The state of renting in Dallas right now, by the numbers

It’s an imperative: near the end of your apartment lease, a Little A polite note appears from your landlord telling you that your rent will increase next year. Push it or get out.

All tenants have received this message, but there is no doubt that it has been hurting more lately.

Rents have risen across the country in the past year. Everyone seems to be talking about it. Yesterday Dallas Morning News It was reported that apartment rents in the Dallas-Fort Worth area increased more than 17 percent in 2021.

“So many of the annual numbers you read about and see now are pretty amazing,” says Tom Gilmore, co-founder of Apartment Advisor.

Part of the reason rents are growing so much, Gilmore says, is that increased home prices have pushed many back into apartments, which then drives up rents. “You just have to do the simple economics of supply and demand.”

In addition, everyone continues to move to Dallas. Gilmore, citing data from Richardson-based RealPage, says about 70,000 new renters have come to Dallas-Fort Worth. Although Dallas alone did not do well in the decimal census. Most of the movement takes place in the surrounding suburbs. In general, North Texas boasts a lower cost of living, more affordable housing, and a thriving local economy, Gilmore says. This creates a lot of demand. But thanks to shortages in the supply chain, there are not enough new apartments to keep up with demand.

“All of this created this perfect little storm where rental prices skyrocketed,” Gilmore says.

After chatting with Gilmore, we dig into the numbers to really understand what’s going on with Dallas tenants.

Texas was the country #1 Growth status in 2021.

U-Haul ranked the United States on the number of one-way trips taken by trucks in each state, and Texas ranked first for the first time since 2018.

50.2% From one-way traffic in Texas were arrivals.

According to the company’s January 3 report, many of these arrivals come from the east and west coasts.

Californians are really moving to Dallas.

It’s a common gripe for many struggling Texans trapped in traffic, but there are some merits to this statement: top 3 The original cities for DFW transplants are Los Angeles, Chicago and Phoenix, Zillow reports. Dallas is also the number one destination for former San Diego expats.

The top 3 The must-see Dallas neighborhoods in 2022 are Oak Cliff, Lake Highlands, and Old East Dallas.

Apartment Advisor identified these sites by looking at the interest of their users in recent months. These neighborhoods veer cheaper than other locations in Dallas. The average rent for Oak Cliff, Lake Highlands, and Old East Dallas is $1,099, $990And the 1183 USD, Straight. Gilmore says there is a demand among renters for affordable properties, “because their dollars haven’t made that much right now.”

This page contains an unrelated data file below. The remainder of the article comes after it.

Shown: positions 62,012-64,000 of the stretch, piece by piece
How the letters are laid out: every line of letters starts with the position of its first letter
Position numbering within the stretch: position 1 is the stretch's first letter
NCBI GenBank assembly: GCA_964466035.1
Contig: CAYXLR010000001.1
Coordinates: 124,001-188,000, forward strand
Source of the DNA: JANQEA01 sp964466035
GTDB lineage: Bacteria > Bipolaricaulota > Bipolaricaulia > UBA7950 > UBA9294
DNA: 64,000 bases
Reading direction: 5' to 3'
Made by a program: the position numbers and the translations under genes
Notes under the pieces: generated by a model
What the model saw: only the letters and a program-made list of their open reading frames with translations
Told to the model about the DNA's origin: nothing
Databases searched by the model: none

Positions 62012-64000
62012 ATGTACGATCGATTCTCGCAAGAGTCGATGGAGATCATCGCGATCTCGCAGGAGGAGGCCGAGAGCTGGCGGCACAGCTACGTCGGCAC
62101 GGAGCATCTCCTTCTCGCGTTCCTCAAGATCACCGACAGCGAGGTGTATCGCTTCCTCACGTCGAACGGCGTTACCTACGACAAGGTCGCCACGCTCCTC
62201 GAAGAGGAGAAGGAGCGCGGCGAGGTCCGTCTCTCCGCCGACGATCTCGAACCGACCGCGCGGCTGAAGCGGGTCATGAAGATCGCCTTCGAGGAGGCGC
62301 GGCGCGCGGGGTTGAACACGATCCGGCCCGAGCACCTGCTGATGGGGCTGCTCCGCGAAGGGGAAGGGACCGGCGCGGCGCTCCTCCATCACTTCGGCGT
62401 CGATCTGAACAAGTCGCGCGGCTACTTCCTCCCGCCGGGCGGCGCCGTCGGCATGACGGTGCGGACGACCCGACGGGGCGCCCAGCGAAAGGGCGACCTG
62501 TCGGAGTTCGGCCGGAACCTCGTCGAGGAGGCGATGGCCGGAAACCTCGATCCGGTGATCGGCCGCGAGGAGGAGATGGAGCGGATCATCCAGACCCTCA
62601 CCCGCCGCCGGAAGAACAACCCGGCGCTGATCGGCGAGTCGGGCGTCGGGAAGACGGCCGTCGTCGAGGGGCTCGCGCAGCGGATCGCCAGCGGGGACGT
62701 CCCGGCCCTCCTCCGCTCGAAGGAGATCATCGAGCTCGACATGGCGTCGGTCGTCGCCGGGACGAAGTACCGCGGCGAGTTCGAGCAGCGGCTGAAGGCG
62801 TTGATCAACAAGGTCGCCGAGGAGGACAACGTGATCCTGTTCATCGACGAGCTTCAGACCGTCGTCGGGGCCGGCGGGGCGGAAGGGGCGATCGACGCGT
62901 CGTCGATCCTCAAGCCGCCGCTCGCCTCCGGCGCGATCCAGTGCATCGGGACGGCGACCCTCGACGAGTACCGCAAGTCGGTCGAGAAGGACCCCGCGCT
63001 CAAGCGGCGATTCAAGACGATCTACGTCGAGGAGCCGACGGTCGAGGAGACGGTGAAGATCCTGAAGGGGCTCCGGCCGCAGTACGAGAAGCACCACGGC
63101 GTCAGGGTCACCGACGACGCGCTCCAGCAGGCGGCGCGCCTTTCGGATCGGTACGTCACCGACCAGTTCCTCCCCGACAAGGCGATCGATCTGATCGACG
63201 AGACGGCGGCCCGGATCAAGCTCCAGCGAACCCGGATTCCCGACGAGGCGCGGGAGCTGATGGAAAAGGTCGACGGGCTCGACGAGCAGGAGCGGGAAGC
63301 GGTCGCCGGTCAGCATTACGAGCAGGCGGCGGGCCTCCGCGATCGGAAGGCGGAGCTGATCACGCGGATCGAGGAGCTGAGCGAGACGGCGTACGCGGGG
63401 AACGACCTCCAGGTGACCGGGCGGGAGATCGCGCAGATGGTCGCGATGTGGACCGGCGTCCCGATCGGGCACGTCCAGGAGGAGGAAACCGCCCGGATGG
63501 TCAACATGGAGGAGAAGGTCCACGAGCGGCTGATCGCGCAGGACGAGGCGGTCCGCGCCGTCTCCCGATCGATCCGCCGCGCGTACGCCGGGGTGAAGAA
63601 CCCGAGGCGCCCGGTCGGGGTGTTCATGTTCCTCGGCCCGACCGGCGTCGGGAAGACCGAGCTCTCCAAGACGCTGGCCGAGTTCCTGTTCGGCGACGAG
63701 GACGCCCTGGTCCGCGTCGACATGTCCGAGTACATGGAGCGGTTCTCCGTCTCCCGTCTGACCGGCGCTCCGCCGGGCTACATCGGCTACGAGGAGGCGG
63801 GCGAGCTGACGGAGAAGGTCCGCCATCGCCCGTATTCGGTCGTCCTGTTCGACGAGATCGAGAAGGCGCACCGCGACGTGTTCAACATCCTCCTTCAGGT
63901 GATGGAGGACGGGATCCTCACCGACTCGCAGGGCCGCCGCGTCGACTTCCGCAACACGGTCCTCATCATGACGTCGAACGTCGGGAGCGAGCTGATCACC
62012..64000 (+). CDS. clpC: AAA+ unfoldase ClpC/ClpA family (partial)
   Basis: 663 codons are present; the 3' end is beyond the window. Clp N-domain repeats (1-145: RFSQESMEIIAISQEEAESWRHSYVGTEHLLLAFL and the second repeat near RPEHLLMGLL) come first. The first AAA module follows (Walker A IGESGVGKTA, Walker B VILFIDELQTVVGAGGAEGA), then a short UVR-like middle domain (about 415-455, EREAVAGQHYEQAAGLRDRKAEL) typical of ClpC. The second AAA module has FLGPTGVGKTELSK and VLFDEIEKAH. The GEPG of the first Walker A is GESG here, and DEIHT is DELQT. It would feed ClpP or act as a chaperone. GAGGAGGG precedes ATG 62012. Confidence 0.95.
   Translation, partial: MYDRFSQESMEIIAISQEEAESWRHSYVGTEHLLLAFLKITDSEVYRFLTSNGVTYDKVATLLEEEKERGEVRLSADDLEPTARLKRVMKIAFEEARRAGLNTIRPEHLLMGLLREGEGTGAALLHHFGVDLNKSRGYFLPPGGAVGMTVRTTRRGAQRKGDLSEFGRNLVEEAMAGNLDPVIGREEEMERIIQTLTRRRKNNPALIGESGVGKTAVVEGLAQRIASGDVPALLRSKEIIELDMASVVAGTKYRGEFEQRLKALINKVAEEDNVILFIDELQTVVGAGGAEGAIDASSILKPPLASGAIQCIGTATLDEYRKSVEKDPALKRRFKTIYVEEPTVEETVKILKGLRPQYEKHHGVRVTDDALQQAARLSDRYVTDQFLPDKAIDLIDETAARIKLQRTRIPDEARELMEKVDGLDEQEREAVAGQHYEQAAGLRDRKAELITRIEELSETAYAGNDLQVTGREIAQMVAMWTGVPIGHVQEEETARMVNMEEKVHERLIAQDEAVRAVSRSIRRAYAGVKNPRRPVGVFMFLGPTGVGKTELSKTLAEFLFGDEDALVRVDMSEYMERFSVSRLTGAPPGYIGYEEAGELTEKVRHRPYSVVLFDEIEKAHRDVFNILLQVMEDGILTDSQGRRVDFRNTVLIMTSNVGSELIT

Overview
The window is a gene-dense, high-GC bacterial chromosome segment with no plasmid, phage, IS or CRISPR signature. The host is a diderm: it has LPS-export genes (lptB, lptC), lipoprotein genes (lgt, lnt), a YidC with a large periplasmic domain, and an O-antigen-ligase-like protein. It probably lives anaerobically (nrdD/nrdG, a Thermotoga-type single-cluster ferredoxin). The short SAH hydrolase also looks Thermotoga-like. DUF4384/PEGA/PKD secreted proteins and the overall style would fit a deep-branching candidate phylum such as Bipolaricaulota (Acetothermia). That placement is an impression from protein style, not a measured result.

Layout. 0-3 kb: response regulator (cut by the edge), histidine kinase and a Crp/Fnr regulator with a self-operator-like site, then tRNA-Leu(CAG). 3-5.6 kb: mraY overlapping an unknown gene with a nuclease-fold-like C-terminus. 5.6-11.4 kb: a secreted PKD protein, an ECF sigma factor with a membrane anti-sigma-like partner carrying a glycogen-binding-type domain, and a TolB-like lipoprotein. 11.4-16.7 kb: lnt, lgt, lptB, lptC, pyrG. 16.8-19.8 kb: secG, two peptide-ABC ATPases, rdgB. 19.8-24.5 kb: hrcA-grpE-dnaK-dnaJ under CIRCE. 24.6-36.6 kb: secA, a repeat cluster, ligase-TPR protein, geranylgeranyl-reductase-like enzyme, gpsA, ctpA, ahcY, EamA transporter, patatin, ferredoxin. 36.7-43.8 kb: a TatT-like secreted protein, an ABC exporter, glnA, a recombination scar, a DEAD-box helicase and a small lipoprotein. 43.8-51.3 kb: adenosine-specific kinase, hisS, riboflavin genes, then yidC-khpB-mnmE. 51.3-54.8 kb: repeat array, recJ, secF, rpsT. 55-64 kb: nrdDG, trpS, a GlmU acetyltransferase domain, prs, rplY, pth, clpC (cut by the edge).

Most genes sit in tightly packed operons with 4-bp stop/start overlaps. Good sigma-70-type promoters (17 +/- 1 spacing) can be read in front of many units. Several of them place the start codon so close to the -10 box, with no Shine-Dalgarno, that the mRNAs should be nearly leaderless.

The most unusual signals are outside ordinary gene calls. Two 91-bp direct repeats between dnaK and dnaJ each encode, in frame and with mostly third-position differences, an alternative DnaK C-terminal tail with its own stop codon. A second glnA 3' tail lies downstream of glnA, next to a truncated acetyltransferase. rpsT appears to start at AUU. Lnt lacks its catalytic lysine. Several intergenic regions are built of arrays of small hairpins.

By the end of November 2021 only 9 percent Greater Dallas apartments offer discounts on rent.

This means the complexes do well at filling apartments, and don’t necessarily need to attract new renters with discounts, according to the January Apartment Association of Greater Dallas. roof lines the case. In fact, rents are increasing.

One-bedroom apartment rents increased 5 percent Since last August.

This compares to 9% increase in houston and 3% increase In Austin, Gilmore says. Dallas is currently ranked in 29The tenth The most expensive city in America.

Gross rent has grown in Dallas 15.8% last year.

This number is lower than the national average 17.8%, according to’s Dallas rental report. but, 10 Cities in the DFW region saw more than 20 percent of the rise. For example, McKinney and Kobel’s rents rose 25.7% And the 29.4 percentStraight.

Dallas is still cheaper than Austin.

The average rent for a one-bedroom apartment is 1250 USD in Dallas while $1,449 in Austin. “Its markets are still fairly inexpensive compared to New York, San Francisco, and even Bostons in the world,” Gilmore says.

more than 16000 New apartment rentals started last year.

The AAGD writes that the number of new units built in the apartment complexes was similar to previous years, but demand easily exceeded building rates. It might be a permit issue.

97 percent of Dallas-Fort Worth apartments are full.

That number is certainly high, Gilmore says, and 2022 will likely continue to see rent increases, but “it probably won’t stay that way forever.”


Catherine Wendlandt

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Katherine Wendlandt is the online assistant editor at d . magazineLiving and Home and Garden blogs, covering all…

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